The Southwest Texas Pop Culture/American Culture Association hosts a conference in Albuquerque, New Mexico every year, and three years ago, it’s where I presented my first foray into comics scholarship. I was pretty terrified to do so, having only returned to reading comics less than a year before, but I was talking about (still) one of my favorite comics, Alan Moore and JH Williams III’s PROMETHEA, which I consider a game-changer in the presentation not only of female heroes in comics, but in the comics presentation of esoteric concepts. My first paper went much better than expected, despite the fact that my panel was at 8AM, and the altitude was making me feel high. It led to my first publication in a comics studies journal (the Journal of Graphic Novels and Comics), but in retrospect, I think it was more significant because I met one of the greats of current comics scholarship, Rob Weiner.
He’s the area chair for Graphic Novels and Comics at the SWTX PCA, and aside from his varied pop culture scholarship and media involvement, he’s produced quite a few excellent books and collections of essays on comics scholarship and comics in libraries that have paved the way for younger scholars to feel grounded in this new field (most recently WEB SPINNING HEROICS, a collection of essays on Spider-Man) . Not only is he an invaluable resource, but he represents the inclusive attitude so vital in comics scholarship right now, seeing the potential in new ideas and giving comics primacy in study, rather than letting theory (so prevalent in “the academy”) dominate. He’ll be embarrassed by all my praise, but let’s be clear: I wouldn’t even be writing about comics without Rob, and writing about comics has changed my life, so I’m very grateful.
I’ve been back every year to the SWTX PCA, and followed them to the national conference occasionally (all lovely people there too). I’ve been very impressed by the way a substantial number of panels on comics scholarship have been run every year, and every year several of the panels have speakers claim to be “brand new” to talking about comics in a scholarly way. This year talks ranged from cultural understanding in TINTIN (bucking the trend in criticism of colonial ideas), to discussions of autobio comics I’d never even encountered (always good), as well as plenty of talks on X-Men, WATCHMEN, and more mainstream titles. The talks were all earnest, carefully researched and presented, and gave a little preview of where comics scholarship is headed, which is into increasing acceptance in academia as a “serious” subject.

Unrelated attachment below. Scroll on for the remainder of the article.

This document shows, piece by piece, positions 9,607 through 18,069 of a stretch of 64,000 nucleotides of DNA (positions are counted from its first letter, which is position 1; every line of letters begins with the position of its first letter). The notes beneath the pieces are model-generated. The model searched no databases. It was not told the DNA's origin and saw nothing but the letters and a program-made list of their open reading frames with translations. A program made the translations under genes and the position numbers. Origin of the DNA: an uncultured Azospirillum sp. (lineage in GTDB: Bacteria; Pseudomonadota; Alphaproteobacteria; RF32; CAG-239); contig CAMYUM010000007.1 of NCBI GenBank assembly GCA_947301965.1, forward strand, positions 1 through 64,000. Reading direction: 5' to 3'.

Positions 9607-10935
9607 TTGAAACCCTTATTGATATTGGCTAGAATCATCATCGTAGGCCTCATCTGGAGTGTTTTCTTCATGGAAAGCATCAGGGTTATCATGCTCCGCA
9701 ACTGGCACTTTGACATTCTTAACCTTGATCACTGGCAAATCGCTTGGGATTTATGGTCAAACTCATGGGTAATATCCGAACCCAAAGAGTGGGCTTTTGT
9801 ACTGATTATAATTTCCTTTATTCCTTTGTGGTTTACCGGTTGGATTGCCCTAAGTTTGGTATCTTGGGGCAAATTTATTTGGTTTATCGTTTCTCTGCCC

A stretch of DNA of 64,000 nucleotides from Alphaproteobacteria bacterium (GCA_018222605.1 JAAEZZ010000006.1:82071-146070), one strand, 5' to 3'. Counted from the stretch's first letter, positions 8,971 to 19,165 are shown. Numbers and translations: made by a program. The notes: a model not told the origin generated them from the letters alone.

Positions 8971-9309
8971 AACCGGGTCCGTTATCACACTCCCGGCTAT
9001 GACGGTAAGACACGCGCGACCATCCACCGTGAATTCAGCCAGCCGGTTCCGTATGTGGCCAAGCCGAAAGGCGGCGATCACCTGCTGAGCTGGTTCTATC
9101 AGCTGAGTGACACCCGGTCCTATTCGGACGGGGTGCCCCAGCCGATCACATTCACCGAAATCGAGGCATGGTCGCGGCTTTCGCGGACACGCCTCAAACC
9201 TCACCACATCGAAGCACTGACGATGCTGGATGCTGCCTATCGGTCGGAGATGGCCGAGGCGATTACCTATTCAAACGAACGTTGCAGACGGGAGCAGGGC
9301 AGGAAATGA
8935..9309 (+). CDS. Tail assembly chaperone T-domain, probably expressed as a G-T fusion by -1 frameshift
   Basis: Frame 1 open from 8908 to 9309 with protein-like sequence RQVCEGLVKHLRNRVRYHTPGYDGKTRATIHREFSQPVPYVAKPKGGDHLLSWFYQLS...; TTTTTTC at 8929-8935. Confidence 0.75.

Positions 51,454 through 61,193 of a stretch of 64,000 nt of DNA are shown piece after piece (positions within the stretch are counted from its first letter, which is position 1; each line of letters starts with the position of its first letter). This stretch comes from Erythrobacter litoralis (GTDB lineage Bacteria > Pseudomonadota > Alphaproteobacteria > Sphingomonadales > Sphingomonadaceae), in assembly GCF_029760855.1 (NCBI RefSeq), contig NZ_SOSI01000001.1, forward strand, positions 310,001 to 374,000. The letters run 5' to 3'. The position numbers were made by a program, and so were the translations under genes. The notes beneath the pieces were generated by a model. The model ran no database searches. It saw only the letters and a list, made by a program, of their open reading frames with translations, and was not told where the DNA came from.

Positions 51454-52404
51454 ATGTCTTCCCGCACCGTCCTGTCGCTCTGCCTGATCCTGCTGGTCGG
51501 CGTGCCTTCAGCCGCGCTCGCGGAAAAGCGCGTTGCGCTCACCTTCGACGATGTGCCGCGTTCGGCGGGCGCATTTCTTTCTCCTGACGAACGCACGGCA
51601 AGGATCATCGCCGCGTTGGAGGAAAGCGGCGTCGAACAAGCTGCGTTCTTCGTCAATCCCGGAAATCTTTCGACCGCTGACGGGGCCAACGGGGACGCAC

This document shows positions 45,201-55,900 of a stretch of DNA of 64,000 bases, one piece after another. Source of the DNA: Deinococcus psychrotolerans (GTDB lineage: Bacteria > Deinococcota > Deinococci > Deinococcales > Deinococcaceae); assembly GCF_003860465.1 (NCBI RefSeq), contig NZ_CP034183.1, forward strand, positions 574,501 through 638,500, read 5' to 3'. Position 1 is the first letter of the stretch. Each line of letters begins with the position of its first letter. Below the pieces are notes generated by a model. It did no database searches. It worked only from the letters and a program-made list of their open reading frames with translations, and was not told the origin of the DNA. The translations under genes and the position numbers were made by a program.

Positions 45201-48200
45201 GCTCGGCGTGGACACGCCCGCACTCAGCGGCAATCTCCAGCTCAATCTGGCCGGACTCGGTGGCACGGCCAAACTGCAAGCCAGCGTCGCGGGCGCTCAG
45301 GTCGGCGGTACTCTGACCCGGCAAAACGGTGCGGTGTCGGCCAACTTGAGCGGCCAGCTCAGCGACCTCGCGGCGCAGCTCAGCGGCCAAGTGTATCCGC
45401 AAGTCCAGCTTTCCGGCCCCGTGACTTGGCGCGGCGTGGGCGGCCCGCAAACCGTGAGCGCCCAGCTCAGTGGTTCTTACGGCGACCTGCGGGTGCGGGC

When critiquing the current state of affairs with other scholars, we all agreed that we hope in the future scholars, regardless of their subject area backgrounds (from English Lit, to Film, Law, and Sociology) will really spread their wings and resist the ossification that adhering too strictly to theory-dominance creates. To explain that a little more, what we meant is that there’s a lot of pressure in all things academic to spend a lot of energy establishing theoretical framework, which becomes a form of peer pressure that can take away from an enthusiastic discussion of the subject being studied. It feels like putting the cart before the horse, and often takes the spotlight off the great art form that we love. There’s a place for theory, and it needs to be there for a detailed critique of what comics have accomplished as a “serious” art form, but it’s a fine line between using theory and theory using scholars. So much for our soap-box.